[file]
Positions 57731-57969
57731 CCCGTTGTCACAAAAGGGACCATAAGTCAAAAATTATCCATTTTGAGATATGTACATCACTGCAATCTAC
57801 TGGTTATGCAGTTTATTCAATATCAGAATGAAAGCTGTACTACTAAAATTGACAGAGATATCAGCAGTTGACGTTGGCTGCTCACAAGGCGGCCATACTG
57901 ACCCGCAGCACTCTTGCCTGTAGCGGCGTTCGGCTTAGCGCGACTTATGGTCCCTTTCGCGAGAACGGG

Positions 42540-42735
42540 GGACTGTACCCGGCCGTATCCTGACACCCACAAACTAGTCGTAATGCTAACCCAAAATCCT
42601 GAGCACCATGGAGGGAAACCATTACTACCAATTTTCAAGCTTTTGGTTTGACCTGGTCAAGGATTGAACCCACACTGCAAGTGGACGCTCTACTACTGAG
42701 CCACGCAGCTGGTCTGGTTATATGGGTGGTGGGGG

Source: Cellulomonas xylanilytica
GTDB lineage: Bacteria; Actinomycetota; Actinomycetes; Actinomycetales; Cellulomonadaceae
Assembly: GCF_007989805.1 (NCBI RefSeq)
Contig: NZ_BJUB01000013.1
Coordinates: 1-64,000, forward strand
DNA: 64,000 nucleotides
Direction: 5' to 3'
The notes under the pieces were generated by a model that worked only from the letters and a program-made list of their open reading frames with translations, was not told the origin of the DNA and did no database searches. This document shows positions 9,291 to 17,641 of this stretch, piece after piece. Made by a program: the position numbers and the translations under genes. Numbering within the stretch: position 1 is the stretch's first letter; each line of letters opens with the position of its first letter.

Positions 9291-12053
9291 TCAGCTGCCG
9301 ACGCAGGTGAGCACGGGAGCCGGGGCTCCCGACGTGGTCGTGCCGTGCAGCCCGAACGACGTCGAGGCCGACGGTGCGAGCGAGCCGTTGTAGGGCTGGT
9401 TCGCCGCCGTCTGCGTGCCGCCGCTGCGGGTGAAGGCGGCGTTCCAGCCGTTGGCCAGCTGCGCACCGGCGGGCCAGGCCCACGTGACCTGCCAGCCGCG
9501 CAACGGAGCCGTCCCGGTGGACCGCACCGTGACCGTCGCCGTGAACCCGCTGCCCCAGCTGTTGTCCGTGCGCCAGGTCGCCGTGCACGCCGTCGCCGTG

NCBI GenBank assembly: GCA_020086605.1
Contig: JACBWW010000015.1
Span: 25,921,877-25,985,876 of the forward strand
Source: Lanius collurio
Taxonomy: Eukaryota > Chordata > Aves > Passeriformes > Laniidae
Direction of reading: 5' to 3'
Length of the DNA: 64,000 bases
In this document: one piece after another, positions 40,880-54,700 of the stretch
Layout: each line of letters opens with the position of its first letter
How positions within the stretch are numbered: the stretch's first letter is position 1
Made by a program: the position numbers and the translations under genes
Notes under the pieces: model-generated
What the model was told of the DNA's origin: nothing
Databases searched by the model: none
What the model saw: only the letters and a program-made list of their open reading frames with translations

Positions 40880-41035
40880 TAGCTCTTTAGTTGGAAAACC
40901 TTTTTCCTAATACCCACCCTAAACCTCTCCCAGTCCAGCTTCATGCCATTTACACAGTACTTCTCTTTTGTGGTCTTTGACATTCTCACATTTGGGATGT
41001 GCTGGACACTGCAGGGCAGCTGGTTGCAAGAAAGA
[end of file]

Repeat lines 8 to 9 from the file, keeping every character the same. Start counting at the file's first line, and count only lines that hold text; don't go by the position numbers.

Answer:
42701 CCACGCAGCTGGTCTGGTTATATGGGTGGTGGGGG

Source: Cellulomonas xylanilytica